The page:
Fluconazole and voriconazole do not have reliable activity against the agents of mucormycosis, and the activity of itraconazole is primarily limited to Absidia species [2434]. In contrast, posaconazole has enhanced in vitro activity against the Mucorales, with reported 90% minimum inhibitory concentrations (MIC90) of 1 to ≥ 4 μg/mL [24, 3538]. However, among febrile patients with neutropenia or those with invasive fungal infection, posaconazole administered at a dosage of 400 mg orally twice daily resulted in serum levels <1 μg/mL, with considerable variability [3941]. Although such levels may result in favorable outcome in the treatment of invasive aspergillosis [42], the MICs of Aspergillus fumigatus are consistently ≤0.5 μg/mL [43]. Therefore, pharmacokinetic and pharmacodynamic data raise concerns about the reliability of achieving adequate in vivo levels of oral posaconazole to treat mucormycosis, in contrast to aspergillosis. As a result, therapeutic drug monitoring may be warranted during treatment of mucormycosis with posaconazole, particularly among patients at high risk for malabsorption (e.g., patients with mucositis and patients with gasterointestinal graft-versus-host disease) [44].

Furthermore, data from murine models of mucormycosis (in which serum posaconazole levels are >5 μg/mL [45]) raise further concerns about the efficacy of posaconazole for mucormycosis. In neutropenic mice infected with Mucor species, Sun et al. [46] found that posaconazole was statistically significantly less effective than was AmB. Similarly, Dannaoui et al. [32] found that posaconazole was less effective than AmB in treating mice infected with Rhizopus microsporus or Absidia species. In addition, they found that posaconazole was no better than placebo for treating R. oryzae, which causes >70% of clinical cases of mucormycosis [2, 3, 9]. Finally, in 2 more-recent studies, posaconazole monotherapy was also no better than placebo for the treatment of R. oryzae infection in neutropenic or DKA mice [47, 48]. Thus, data from 4 groups of investigators indicated that posaconazole was inferior in efficacy to AmB for the treatment of murine mucormycosis, and 3 groups found that it was not superior to placebo for treating mice infected with R. oryzae..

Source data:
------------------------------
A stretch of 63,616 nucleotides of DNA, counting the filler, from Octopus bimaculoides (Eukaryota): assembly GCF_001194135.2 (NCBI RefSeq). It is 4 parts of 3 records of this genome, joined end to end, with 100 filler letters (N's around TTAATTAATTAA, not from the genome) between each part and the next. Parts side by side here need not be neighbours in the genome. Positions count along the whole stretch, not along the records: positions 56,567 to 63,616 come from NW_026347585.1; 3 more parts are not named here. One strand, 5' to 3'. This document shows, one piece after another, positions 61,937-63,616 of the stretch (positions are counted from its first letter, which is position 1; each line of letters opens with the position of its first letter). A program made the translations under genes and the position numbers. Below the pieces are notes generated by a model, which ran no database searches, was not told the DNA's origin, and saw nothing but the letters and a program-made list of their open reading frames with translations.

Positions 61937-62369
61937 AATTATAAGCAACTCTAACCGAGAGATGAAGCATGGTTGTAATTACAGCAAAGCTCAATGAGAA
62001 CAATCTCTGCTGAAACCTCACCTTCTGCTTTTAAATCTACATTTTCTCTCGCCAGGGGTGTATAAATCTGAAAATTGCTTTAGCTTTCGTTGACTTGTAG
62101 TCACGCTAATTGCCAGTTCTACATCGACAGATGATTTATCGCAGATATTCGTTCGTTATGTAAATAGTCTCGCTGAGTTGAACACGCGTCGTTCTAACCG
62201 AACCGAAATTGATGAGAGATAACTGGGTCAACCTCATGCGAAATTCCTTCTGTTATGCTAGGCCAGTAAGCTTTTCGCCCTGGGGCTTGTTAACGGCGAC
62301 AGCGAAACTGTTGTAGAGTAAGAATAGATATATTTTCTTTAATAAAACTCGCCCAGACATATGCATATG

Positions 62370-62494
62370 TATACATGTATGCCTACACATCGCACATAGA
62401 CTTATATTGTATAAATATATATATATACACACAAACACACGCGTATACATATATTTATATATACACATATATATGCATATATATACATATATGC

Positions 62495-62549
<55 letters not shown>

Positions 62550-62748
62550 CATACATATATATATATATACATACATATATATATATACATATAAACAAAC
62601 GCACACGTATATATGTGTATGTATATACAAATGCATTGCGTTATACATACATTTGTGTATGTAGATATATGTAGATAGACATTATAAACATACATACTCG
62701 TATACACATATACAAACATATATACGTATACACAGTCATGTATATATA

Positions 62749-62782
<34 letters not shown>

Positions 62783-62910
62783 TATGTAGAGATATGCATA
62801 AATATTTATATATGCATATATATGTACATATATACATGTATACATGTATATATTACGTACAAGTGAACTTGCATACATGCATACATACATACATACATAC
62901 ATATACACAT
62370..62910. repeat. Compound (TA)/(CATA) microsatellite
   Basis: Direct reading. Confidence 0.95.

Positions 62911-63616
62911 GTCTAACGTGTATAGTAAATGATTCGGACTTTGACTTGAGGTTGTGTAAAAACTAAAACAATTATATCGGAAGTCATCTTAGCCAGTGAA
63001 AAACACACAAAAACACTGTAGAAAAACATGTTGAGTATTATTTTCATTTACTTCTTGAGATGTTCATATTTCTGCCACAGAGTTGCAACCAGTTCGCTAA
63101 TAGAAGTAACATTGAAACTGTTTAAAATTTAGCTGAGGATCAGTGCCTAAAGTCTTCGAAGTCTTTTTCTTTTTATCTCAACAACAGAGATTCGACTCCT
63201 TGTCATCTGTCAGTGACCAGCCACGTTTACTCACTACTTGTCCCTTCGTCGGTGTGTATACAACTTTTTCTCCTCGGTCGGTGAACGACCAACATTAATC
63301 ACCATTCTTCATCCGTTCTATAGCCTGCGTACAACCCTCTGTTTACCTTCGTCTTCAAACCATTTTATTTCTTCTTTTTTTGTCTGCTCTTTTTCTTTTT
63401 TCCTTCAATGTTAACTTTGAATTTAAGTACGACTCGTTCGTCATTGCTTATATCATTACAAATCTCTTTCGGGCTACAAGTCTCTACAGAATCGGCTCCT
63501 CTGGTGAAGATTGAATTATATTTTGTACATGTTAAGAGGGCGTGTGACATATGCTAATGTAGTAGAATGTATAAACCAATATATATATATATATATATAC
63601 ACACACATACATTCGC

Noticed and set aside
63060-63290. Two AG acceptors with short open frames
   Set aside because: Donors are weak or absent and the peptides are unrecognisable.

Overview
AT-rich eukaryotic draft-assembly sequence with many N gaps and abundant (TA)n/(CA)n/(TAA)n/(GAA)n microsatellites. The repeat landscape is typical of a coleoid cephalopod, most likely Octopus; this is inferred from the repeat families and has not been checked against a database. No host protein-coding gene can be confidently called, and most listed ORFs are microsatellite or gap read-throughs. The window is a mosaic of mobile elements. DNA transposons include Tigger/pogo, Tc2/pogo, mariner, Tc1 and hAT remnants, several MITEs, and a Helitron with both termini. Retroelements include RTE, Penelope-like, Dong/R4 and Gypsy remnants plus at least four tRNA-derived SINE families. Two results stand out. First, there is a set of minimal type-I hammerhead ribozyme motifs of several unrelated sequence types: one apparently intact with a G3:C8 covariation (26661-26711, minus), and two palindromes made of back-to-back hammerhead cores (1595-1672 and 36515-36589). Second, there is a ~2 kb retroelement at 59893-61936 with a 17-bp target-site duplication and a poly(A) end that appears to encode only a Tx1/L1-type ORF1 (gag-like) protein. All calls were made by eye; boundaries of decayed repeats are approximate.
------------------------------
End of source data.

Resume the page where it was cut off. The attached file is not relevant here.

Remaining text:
On the basis of the available animal data and the absence of clinical data, posaconazole monotherapy cannot be recommended as primary treatment of mucormycosis. In contrast, available clinical data from open-label salvage studies suggest that posaconazole is a reasonable option for patients with mucormycosis who are refractory to or intolerant of polyenes [49, 50].

Combination Antifungal Therapy for Mucormycosis

Echinocandins

R. oryzae expresses the target enzyme for echinocandins [51], and in DKA mice infected with R. oryzae, combination caspofungin plus ABLC therapy markedly improved survival, compared with monotherapy or placebo [14]. Combination therapy with LAmB plus either micafungin or anidulafungin also improved outcome in neutropenic and DKA mice with disseminated mucormycosis [20]. Enhanced exposure of β-glucan on the fungal surface, which results in immune stimulation, may be one of the mechanisms by which echinocandins improve outcomes in mucormycosis [52].

In a recent, small, retrospective study, combination LFAB-caspofungin therapy was associated with significantly improved outcomes for rhino-orbital-cerebral mucormycosis among patients with diabetes, compared with polyene monotherapy [9]. By multivariate analysis, only combination therapy was significantly associated with superior outcomes (odds ratio, 10.9 for success vs. monotherapy; P = .02). We emphasize that these data require confirmation in a prospective, randomized trial. In the meantime, if combination LFAB-echinocandin therapy is considered for mucormycosis, echinocandins should be administered at US Food and Drug Administration–approved dosages (table 1). Increasing the dosage of the echinocandins is not advisable because of a paradoxical loss of efficacy against murine mucormycosis at dosages ≥3 mg/kg/day [51, 20].

Iron chelation therapy

Deferoxamine iron chelation therapy predisposes to mucormycosis [53], because deferoxamine actually enhances delivery of iron to Mucorales [54, 55]. Indeed, animals infected with R. oryzae that are treated with iron or deferoxamine have markedly worse survival than do animals treated with placebo [5456]. However, other iron chelators cannot be used by Mucorales to acquire iron [53, 54, 56]. In 2005, a new orally available iron chelator, deferasirox, was approved by the US Food and Drug Administration for the treatment of iron overload among patients with transfusion-dependent anemia [57]. Deferasirox was fungicidal for clinical isolates of Mucorales in vitro, with an MIC90 of 6.25 μg/mL [21]. The drug exhibited time-dependent killing, with cidality occurring at 12–24 h of drug exposure. Based on trough serum levels >15 μg/mL in patients who are treated with deferasirox at 20 mg/kg/day [58, 59], it should be feasible to maintain deferasirox serum levels in excess of the MICs of Mucorales.

In DKA mice with disseminated mucormycosis, deferasirox was as effective as LAmB therapy, and combination deferasirox-LAmB therapy synergistically improved survival (80% survival for combination vs. 40% for monotherapy vs. 0% for placebo) [21]. In particular, combination therapy resulted in a 100-fold decrease in brain fungal burden, compared with monotherapy. On the basis of these animal data, we successfully used deferasirox as salvage therapy for a patient with advanced rhinocerebral mucormycosis who had progressive brainstem disease despite having received LAmB therapy [60]. Currently, a double-blinded, randomized, placebo-controlled, phase II safety/exploratory efficacy study of adjunctive deferasirox therapy (20 mg/kg/day for 14 days) for mucormycosis is ongoing (the Deferasirox-AmBisome Therapy for Mucormycosis—or DEFEAT Mucor—study [NCT00419770]).